Sulppang is a special bread with the sweet, fluffy, and slightly tangy taste of makgeolli, a Korean rice liquor. Despite the dough being mixed with makgeolli, by the time this bread is ready to eat, all traces of alcohol have nicely evaporated during the steaming process. This way, everyone can enjoy it!

You can find this delicious bread at large Korean markets, open-air markets, or highway rest area shops in Korea. A single piece of sulppang is really filling, making it a satisfying choice for a snack or paired with a refreshing glass of milk for a simple lunch. What truly sets this bread apart is its unique aroma and spongelike fluffiness. It contains the scent of makgeolli, and when perfectly risen, there are a ton of tiny air pockets in the bread that make it irresistibly fluffy.

You can use homemade makgeolli with active enzymes or find makgeolli at a Korean grocery store. For store bought, be sure to buy makgeolli labeled with the Korean character “생” (saeng) which means raw or uncooked. The enzymes create carbon dioxide within the dough, which gives this bread its impressive rise. Some makgeolli brands in the store undergo heat treatment to extend their shelf life, rendering the enzymes inactive. So be sure to choose the right makgeolli!

Korean rice wine (makgeolli)

Over the years, many of you have requested this recipe, and I’ve tried to make the best sulppang possible. I did many experiments while developing the recipe and found that adding some apple really enhances the taste and texture. I also found that adding some active dry yeast makes the dough rise faster.

Here are a few more good tips for you:

  • Commercially sold makgeolli often contains added sugar or sweeteners, which can affect the overall sweetness of your bread. When using homemade makgeolli, add a bit more sugar.
  • If you can’t find fresh beans, soak dried beans in water overnight before using.
  • Be sure not to add too much apple as it can make the bread too wet during steaming. Just a little is plenty.

These tips will help you achieve the perfect sulppang with the right balance of flavors and textures. Happy steaming!


Serves 4

  • 2 cups makgeolli (homemade or store bought)
  • ⅓ cup sugar (or Swerve zero calorie sweetener)
  • 2 teaspoons dry yeast (7 grams)
  • ½ teaspoon kosher salt
  • 2½ cups all-purpose flour
  • ½ cup worth of apple, cut into small cubes
  • ½ cup of fresh cranberry beans (or any other fresh beans)


Preparing the dough

  1. Begin by taking your makgeolli out of the fridge and allowing it to come to room temperature.
  2. To open the makgeolli, first shake the bottle to mix it well. Then take the bottle in both hands and press the middle with your thumbs. Do this for a few seconds, to calm it down. Crack the cap a little bit and if there is no sound, open it all the way. If you hear air rushing, close the lid and massage the bottle a few more times before trying again, until no more bubbles come up.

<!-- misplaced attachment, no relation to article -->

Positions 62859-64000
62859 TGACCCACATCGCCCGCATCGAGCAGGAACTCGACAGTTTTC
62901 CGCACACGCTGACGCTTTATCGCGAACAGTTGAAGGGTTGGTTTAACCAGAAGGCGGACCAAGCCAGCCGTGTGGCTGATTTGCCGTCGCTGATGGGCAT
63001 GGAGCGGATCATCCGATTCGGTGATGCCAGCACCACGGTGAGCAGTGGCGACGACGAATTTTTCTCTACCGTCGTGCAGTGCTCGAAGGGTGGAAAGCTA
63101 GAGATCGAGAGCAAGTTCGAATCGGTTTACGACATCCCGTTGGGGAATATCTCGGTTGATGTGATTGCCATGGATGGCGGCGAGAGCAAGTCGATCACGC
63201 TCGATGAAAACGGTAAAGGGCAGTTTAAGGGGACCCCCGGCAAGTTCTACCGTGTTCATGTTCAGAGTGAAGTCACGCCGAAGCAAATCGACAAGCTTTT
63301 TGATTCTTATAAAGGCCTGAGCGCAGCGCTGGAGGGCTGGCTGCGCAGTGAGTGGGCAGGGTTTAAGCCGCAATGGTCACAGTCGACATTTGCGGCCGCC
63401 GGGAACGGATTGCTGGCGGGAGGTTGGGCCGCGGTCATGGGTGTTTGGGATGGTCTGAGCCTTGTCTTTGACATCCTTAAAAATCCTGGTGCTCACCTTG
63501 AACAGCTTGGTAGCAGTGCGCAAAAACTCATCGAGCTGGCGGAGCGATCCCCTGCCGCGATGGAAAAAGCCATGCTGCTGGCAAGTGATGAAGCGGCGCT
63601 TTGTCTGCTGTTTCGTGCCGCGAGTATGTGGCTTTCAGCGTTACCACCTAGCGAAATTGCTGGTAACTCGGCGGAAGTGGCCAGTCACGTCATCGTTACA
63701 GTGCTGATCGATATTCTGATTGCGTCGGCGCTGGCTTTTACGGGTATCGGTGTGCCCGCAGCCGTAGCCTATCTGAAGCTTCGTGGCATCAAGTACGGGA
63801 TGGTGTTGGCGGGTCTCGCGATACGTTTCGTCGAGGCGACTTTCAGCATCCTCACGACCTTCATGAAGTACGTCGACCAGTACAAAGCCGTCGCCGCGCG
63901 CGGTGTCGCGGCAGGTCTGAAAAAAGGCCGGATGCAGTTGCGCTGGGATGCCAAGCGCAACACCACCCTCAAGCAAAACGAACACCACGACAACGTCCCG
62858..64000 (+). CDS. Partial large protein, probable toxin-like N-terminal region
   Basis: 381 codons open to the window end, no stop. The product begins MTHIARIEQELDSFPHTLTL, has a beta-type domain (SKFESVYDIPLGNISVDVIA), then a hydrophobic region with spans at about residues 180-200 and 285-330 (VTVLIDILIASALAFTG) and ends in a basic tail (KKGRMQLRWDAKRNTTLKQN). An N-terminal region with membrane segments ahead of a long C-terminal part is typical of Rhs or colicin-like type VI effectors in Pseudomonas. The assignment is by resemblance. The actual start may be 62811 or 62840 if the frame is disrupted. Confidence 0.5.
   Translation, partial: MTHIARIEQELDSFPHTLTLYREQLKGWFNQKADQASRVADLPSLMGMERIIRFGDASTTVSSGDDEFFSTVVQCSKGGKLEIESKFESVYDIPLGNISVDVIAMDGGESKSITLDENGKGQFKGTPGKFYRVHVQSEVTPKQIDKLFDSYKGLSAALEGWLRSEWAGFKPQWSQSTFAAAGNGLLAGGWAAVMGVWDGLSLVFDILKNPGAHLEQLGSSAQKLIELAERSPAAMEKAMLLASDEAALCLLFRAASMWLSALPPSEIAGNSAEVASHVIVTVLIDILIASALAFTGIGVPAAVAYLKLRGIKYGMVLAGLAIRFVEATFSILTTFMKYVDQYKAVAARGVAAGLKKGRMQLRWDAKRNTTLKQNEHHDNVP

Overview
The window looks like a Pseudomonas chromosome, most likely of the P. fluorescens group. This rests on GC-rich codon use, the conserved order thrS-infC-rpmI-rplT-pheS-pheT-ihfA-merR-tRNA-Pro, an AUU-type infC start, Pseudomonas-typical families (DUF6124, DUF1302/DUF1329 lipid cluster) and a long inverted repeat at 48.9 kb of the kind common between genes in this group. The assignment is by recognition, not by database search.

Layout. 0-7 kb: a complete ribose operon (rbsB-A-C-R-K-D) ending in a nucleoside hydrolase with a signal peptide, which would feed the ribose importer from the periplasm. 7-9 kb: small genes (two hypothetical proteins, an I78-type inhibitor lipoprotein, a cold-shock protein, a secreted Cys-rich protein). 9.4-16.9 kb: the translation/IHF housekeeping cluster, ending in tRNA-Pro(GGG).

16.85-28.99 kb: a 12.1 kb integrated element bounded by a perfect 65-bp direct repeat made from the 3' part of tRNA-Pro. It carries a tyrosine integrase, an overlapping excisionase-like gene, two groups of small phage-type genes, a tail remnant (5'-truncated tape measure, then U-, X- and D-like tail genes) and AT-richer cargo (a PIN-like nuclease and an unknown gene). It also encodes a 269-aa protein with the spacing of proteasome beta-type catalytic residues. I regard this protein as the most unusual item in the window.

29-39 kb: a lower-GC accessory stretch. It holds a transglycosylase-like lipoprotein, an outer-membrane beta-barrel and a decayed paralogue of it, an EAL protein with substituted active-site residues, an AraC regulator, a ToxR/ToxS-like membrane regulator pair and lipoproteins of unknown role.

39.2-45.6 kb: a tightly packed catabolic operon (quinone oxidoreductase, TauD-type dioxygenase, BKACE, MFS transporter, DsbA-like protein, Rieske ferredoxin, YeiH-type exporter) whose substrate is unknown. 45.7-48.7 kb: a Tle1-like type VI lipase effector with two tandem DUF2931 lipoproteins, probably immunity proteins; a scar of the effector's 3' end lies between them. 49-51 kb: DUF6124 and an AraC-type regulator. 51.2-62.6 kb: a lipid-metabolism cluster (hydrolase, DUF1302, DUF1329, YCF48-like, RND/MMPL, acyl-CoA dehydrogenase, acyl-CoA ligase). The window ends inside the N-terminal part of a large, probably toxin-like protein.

3. Transfer the makgeolli to a heavy stainless steel pot and heat it over medium-high heat for about 30 seconds, stirring with a wooden spoon until it reaches a lukewarm temperature of about 100°F (40°C).
Pouring makgeolli
  1. Remove the pot from the heat, then stir in the sugar (or Swerve) and add yeast. Let it stand for 1 minute until the yeast becomes frothy.
Adding yeast
  1. Add flour and salt. Thoroughly mix with a wooden spoon (or rice scoop) until the dough is smooth without any lumps.
Mixing dough
  1. Cover and let it sit for 2 hours. Check if the dough has lots of small bubbles popping up to the surface. If there aren’t a lot of bubbles, let it sit a bit longer.
Bubbling dough

Steaming the bread

  1. Wet a large cotton cloth (or use a steamer liner) with cold water and place it in the bottom of a steamer basket, ensuring the edges extend over the sides of the basket.
  2. Carefully pour the dough into the steamer basket, on top of the cloth.
Pouring dough
  1. Sprinkle the beans and apple pieces evenly over top, and allow it to rise for 30 minutes.
Rising dough
  1. Bring 3 inches of water to a boil in your steamer. Add the steamer basket with your dough. Close the lid and pull the cloth’s edges that hang out of the basket over top of the lid.
Pulling edges of cloth
  1. Steam the bread for 35 minutes over medium high heat.
Sulppang, makgeolli bread (술빵)
  1. Once done, remove the steamer from the heat, and take off the lid. Using both hands, grab the edges of the cotton cloth and carefully lift it up with the bread. Take it out of the steamer and place it on a large cutting board or another work surface.
  2. Allow the bread to cool for a while, then remove the cotton cloth and cut the bread into several pieces.


  1. Serve right away. If you want to freeze some for later, wrap each piece in plastic wrap and put them in a plastic bag or an airtight container first.
Slice of sulppang

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  1. biancamona Pensacola, FL joined 1/18 & has 3 comments

    Maangchi nim!! I remember going to the shijang with my mom when I was little, and a halmoni carrying a basket on her head would sell the most delicious soolbbang! I still remember how warm and fluffy it was and how carefully the halmoni packed everything into the basket. I never knew what that yummy bread was called, but I just found your recipe for it and Im excited to try it!

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